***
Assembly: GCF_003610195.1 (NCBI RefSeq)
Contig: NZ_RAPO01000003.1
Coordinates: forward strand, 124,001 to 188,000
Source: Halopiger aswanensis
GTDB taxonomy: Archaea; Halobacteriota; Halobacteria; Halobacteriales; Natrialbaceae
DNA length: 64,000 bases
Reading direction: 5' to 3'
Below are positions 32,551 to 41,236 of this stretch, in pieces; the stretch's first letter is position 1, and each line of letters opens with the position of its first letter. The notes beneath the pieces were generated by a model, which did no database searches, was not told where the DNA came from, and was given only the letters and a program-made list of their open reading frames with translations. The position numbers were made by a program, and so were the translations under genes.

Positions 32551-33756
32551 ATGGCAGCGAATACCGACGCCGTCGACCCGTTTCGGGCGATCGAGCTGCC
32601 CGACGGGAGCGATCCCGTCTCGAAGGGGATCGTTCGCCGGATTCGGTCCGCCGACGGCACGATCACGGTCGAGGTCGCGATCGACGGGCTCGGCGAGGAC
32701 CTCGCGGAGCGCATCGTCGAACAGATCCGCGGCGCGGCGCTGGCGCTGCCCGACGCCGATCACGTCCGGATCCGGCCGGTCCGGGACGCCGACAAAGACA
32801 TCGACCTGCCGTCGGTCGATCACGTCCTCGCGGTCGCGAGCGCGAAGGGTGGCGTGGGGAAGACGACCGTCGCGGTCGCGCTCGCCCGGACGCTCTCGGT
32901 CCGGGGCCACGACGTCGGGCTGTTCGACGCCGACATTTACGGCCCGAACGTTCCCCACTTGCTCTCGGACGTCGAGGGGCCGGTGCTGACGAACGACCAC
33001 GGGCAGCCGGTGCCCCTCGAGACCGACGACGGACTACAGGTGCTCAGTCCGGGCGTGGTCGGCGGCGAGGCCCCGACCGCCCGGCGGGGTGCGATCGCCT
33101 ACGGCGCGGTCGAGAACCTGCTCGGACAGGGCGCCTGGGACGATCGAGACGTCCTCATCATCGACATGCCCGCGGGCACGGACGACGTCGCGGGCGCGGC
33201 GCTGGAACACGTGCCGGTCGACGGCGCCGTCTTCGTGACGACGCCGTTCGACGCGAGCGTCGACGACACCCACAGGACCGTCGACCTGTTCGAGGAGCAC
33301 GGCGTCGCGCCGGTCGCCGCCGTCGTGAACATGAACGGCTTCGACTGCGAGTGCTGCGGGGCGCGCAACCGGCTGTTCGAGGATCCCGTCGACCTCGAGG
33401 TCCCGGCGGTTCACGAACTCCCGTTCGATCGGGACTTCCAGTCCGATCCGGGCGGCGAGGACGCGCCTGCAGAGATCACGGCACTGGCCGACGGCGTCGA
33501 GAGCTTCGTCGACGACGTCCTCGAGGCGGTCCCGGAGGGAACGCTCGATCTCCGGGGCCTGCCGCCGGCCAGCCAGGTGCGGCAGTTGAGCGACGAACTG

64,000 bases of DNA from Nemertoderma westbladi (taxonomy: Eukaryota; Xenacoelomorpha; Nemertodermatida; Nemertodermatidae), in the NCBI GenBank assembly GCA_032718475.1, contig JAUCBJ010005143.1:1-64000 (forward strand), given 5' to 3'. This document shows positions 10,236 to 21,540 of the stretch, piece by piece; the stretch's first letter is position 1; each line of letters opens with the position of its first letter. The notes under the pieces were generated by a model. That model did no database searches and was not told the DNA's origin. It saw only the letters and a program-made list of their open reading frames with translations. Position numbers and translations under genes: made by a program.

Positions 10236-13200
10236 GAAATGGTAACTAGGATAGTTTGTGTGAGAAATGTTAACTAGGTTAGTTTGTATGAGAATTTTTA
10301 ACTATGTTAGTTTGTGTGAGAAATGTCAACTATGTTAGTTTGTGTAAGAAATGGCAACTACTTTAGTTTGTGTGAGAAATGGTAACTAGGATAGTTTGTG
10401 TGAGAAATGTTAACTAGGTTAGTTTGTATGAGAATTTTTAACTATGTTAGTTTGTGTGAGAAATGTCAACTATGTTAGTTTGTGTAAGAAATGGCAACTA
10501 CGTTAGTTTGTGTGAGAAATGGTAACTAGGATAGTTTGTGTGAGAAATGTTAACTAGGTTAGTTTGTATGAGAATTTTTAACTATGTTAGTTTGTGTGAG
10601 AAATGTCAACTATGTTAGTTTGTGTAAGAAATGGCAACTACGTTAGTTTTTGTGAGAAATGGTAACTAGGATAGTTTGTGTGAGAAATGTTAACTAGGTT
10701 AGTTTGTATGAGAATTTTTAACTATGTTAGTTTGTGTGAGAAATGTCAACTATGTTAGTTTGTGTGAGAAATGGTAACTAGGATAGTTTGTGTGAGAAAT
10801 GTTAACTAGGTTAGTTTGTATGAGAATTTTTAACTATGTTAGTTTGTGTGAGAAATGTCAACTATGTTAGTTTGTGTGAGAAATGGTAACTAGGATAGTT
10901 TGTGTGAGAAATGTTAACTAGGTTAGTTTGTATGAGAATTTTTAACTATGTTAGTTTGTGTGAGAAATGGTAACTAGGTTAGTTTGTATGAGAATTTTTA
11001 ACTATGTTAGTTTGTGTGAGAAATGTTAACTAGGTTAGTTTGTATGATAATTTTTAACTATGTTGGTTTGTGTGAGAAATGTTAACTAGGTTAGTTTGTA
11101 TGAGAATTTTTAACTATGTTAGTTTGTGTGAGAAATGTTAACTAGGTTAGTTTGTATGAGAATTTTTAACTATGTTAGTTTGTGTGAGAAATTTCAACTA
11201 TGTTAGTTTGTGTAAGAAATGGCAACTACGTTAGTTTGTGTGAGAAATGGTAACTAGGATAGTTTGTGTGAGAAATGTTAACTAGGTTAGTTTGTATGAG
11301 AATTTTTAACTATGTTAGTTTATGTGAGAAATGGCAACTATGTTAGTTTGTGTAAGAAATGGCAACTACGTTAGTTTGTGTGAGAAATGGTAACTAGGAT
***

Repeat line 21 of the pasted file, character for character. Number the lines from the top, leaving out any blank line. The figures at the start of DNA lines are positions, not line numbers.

64,000 bases of DNA from Nemertoderma westbladi (taxonomy: Eukaryota; Xenacoelomorpha; Nemertodermatida; Nemertodermatidae), in the NCBI GenBank assembly GCA_032718475.1, contig JAUCBJ010005143.1:1-64000 (forward strand), given 5' to 3'. This document shows positions 10,236 to 21,540 of the stretch, piece by piece; the stretch's first letter is position 1; each line of letters opens with the position of its first letter. The notes under the pieces were generated by a model. That model did no database searches and was not told the DNA's origin. It saw only the letters and a program-made list of their open reading frames with translations. Position numbers and translations under genes: made by a program.